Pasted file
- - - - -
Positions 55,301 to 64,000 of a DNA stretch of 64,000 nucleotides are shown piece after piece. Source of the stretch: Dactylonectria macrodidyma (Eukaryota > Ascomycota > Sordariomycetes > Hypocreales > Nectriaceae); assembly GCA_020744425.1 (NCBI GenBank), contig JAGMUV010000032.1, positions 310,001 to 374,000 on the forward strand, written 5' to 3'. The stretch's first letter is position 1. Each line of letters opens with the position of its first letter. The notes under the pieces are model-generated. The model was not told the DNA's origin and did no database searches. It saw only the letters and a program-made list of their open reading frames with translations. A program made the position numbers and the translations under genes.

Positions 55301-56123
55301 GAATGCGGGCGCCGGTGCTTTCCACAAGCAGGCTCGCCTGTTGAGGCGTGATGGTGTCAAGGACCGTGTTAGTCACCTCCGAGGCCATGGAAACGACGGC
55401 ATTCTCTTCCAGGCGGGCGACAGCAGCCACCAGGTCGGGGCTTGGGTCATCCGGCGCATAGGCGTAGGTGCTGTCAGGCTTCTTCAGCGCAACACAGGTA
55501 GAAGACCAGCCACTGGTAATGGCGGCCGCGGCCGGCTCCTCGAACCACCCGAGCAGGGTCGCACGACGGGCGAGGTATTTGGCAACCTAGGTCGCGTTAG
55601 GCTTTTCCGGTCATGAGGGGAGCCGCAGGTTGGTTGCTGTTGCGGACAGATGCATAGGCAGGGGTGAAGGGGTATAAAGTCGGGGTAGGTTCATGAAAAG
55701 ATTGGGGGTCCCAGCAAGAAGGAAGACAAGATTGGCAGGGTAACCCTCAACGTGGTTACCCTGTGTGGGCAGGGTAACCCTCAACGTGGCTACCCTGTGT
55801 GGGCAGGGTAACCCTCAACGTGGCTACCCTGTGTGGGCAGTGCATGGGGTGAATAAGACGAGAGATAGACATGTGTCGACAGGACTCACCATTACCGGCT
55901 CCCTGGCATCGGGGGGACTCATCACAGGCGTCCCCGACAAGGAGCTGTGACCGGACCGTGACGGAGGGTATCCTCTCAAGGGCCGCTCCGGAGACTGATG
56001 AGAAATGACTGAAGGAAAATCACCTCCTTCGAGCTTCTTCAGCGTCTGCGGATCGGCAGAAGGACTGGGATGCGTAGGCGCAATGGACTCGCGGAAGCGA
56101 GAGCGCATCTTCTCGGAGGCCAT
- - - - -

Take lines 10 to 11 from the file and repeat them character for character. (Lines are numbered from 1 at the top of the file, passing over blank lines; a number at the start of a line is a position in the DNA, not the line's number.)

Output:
56001 AGAAATGACTGAAGGAAAATCACCTCCTTCGAGCTTCTTCAGCGTCTGCGGATCGGCAGAAGGACTGGGATGCGTAGGCGCAATGGACTCGCGGAAGCGA
56101 GAGCGCATCTTCTCGGAGGCCAT